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Why I Became A Certified Financial Transitionist (CeFT)
In 1977 I sold my toy business and became an insurance agent. I had great respect for our company’s agent. He counseled us on various benefit programs, i.e., retirement plans, key-man coverage, and more.
For the first few years in my new occupation I worked exclusively with business owners and professionals using insurance products to satisfy their needs. But, although I was very successful, I believed there were more ways to help a client than by limiting the solutions to insurance.
In 1983 I became a CFP, a very early adopter to the practice of financial planning. This broadened the choice of solutions to solve needs of my clients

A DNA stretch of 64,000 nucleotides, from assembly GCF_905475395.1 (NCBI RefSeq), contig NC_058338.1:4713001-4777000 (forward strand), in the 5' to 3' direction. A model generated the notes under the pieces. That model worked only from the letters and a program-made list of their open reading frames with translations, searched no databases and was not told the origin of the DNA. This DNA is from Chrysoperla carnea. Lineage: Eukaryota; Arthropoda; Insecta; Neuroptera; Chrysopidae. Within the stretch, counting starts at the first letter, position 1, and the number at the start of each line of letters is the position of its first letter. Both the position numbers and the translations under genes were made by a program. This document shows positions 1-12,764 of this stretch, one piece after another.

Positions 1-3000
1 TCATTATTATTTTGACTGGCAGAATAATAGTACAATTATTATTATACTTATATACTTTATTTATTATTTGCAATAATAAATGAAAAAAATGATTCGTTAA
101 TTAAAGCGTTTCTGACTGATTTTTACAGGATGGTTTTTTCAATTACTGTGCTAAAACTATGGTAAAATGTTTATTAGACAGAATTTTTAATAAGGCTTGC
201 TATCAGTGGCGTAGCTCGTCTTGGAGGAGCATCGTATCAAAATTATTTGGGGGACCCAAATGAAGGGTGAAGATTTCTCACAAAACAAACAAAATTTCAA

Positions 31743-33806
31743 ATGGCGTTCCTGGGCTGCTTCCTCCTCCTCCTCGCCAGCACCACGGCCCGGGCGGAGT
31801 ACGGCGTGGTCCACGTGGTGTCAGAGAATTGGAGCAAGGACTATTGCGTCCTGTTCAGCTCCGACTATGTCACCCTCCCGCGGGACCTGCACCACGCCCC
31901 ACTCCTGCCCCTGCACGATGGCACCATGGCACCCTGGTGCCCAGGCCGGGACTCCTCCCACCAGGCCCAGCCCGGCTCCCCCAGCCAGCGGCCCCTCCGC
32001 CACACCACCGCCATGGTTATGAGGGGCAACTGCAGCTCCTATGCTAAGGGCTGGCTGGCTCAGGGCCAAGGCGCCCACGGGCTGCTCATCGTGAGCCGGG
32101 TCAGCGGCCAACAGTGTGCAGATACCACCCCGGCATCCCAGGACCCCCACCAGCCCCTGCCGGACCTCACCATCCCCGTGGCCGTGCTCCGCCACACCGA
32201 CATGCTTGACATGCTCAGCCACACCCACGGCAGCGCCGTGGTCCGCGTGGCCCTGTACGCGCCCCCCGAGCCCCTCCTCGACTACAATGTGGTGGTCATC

While traditional financial planning provides a process for all situations, it wasn’t designed to navigate the personal side of financial change. Many of my clients have experienced transitional events, such as the death of a spouse, sale of a business, large inheritance, retirement, and have even won the lottery. For most people, these events are stressful, and, even if planned as in retirement or the sale of a business, the passage from their old self to their new can be disconcerting.
So in order to better serve my clients, in 2008 I began to study the fields of neuroscience, psychology, sociology, and leadership at the Sudden Money® Institute in Fl. Together, we have developed an integrative approach, offering a more rich and comprehensive understanding of how people subjectively experience change and how we can co-create the “highest outcomes” with them.